Exhausts

Sebastian Vettel, Red Bull, Fernando Alonso, 2010

A lot has been made of Red Bull’s revised exhaust positioning which is now below the rear suspension close to the floor. This is classic Adrian Newey, who experimented with using exhaust gases to blow the diffuser when he was at McLaren. A closer look shows that Red Bull has a slot open in the diffuser for the exhaust gasses to blow into. This will help energise flow through the top of the diffuser and produce more downforce from the diffuser.

As drivers come off the throttle when cornering the exhaust gases do not provide consistent flow and this often disrupts the aerodynamics. As a result previous attempts to use the exhausts to feed the rear wing have been abandoned due to the inconsistent downforce produced. If other teams start copying Red Bull it will be a sign that Newey has solved yet another aerodynamic conundrum, although by placing the exhausts low down there is a higher risk that the rear brakes and tyres will overheat.

Ferrari also had some innovative bodywork around the exhausts. The F10 appeared with three additional louvres, seemingly contravening the regulations which state that there may only be a single opening for the exhaust pipe. Ferrari has ingeniously created a thin slit originating from the exhaust that traverses each vent so complying with the single opening rule. It’s a neat solution to what is obviously an issue for the F10 given the amount of weaving Alonso was forced to do to cool his engine when following Vettel.

Australia and Malaysia

Here’s hoping that the next couple of races are better than what we saw at Bahrain.??I expect the racing should be tighter at the front, if only because both Albert Park and Sepang are shorter laps than Bahrain, so at the very least the time difference between the cars will be less.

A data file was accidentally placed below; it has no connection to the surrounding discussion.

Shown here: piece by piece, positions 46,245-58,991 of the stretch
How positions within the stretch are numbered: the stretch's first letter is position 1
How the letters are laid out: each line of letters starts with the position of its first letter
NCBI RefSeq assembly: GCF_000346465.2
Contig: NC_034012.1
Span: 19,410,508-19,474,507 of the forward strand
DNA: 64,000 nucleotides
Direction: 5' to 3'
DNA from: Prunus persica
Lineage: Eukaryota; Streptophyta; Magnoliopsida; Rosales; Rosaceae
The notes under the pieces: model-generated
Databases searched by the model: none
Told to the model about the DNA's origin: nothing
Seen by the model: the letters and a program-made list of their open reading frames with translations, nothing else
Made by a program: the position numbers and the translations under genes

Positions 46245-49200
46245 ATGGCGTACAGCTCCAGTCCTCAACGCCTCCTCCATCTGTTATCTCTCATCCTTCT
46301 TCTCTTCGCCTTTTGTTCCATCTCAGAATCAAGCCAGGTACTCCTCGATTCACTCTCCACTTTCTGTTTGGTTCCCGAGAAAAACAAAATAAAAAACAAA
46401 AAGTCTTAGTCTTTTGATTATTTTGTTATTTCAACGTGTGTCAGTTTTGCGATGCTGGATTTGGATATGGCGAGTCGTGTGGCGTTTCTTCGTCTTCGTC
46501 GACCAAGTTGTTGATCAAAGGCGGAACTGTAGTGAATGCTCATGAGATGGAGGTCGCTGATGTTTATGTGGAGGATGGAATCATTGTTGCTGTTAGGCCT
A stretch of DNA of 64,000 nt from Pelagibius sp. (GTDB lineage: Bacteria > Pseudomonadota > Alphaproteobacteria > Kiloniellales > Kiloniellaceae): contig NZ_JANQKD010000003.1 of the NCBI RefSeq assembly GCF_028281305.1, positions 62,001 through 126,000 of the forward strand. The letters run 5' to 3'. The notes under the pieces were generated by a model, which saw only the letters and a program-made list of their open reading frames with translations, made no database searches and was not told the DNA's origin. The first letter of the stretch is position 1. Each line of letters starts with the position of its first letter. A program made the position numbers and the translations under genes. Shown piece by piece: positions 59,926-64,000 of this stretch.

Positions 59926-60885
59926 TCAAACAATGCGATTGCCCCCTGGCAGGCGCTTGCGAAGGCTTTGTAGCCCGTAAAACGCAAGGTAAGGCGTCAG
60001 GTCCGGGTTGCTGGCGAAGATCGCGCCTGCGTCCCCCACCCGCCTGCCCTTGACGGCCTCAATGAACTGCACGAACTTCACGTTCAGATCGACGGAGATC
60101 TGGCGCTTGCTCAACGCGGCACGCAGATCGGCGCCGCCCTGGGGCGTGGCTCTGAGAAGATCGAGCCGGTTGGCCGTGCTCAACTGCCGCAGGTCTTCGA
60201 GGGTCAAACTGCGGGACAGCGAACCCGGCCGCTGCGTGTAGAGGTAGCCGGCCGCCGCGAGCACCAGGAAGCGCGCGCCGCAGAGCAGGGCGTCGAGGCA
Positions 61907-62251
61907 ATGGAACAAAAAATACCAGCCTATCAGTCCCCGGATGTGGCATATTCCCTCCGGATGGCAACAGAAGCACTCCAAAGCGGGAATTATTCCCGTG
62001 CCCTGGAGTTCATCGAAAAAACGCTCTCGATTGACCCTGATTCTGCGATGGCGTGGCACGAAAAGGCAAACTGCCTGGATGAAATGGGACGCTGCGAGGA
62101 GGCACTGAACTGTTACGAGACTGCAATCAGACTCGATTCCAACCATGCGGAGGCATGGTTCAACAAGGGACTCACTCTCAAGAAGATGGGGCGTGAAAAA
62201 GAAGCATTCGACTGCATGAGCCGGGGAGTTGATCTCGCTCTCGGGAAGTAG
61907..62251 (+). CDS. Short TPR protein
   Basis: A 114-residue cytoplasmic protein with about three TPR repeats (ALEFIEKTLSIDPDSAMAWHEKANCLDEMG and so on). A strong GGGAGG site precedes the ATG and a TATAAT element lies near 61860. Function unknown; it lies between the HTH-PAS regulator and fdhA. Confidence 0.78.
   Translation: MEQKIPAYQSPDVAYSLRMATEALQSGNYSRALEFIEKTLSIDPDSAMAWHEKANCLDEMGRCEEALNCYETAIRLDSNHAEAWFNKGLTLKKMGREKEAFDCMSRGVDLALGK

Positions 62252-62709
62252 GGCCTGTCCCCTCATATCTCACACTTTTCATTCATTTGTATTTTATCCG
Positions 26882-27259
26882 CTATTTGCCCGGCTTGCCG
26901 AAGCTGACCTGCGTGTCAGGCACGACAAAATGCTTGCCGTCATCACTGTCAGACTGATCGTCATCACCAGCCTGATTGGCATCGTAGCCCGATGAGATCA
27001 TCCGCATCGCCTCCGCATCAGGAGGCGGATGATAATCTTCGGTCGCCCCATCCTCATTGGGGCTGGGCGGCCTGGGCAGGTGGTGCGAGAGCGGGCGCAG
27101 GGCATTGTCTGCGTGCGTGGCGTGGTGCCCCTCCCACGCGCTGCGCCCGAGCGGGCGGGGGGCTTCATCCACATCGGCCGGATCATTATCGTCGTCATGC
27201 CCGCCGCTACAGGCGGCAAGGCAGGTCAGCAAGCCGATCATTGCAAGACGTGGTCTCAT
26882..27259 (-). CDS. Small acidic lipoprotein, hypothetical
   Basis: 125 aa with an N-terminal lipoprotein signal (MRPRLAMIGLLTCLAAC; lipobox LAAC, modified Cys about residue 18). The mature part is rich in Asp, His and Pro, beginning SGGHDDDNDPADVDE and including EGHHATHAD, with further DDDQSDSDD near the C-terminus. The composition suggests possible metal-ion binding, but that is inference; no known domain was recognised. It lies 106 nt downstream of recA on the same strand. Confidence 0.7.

Also I’d expect McLaren to be closer in qualifying. Over race distance the McLaren was well matched to Red Bull and Ferrari. In qualifying the Woking-based outfit struggled for grip in the new, twisty middle sector (which ironically have suited the MP4-24). Now the car has a significant top speed advantage created by the F-duct the team has the latitude to increase downforce if similar circumstances arise.

Read more: 2010 Bahrain Grand Prix ?ǣ the complete F1 Fanatic review

Advert | Go Ad-free

57 comments on Bahrain Grand Prix technical review

1 2 3
  1. John H said on 21st March 2010, 10:40

    Great article John, thank you. I’ll be watching the red bulls more closely now in Melbourne. To quote your comment on the F-vent though:

    “…it will lead to massive cost increases as teams focus on driving aerodynamic benefit through all manner of drive induced airflow interventions.”

    This is Bob Bell’s view of course too, but personally I don’t see why more ingenious solutions should cost anymore than directing your time on any other parts of aero to be honest, even by changing the goalposts – and the manufacturing cost of such a device is minimal too.

    I hope they don’t ban it for 2011 because it seems to be a potential area where we might see some interesting car designs that moves F1 away from the homogenised series it is becoming, without the cost problems of introducing something like KERS for example.

    Innovation is not always proportional to cost – just ask Toyota!

    • John Beamer (@john-beamer) said on 21st March 2010, 10:51

      I guess it depends how you do it … if you have finite resources to spread around then you are right it all depends how you want to direct that same pot of money. If money is incremental then you get an ‘arms race’.

      Good point though.

      • John H said on 21st March 2010, 11:47

        I guess what we need is a budget cap $:)

        Looking forward to Melbourne. As the temperatures could be up to 15 degrees less than Bahrain, things could change dramatically I feel.

        • Patrickl said on 21st March 2010, 16:30

          budget cap or the resource restriction agreement O:

          • Gilles said on 22nd March 2010, 8:10

            a budget cap would be impossible to police -if a greek government can publish the figure it wants, I’m sure companies/teams can do the same…
            Resource restrictions and standardization are the way to go if costs need to be kept under control

  2. Karan said on 21st March 2010, 10:50

    First of all, great article Keith.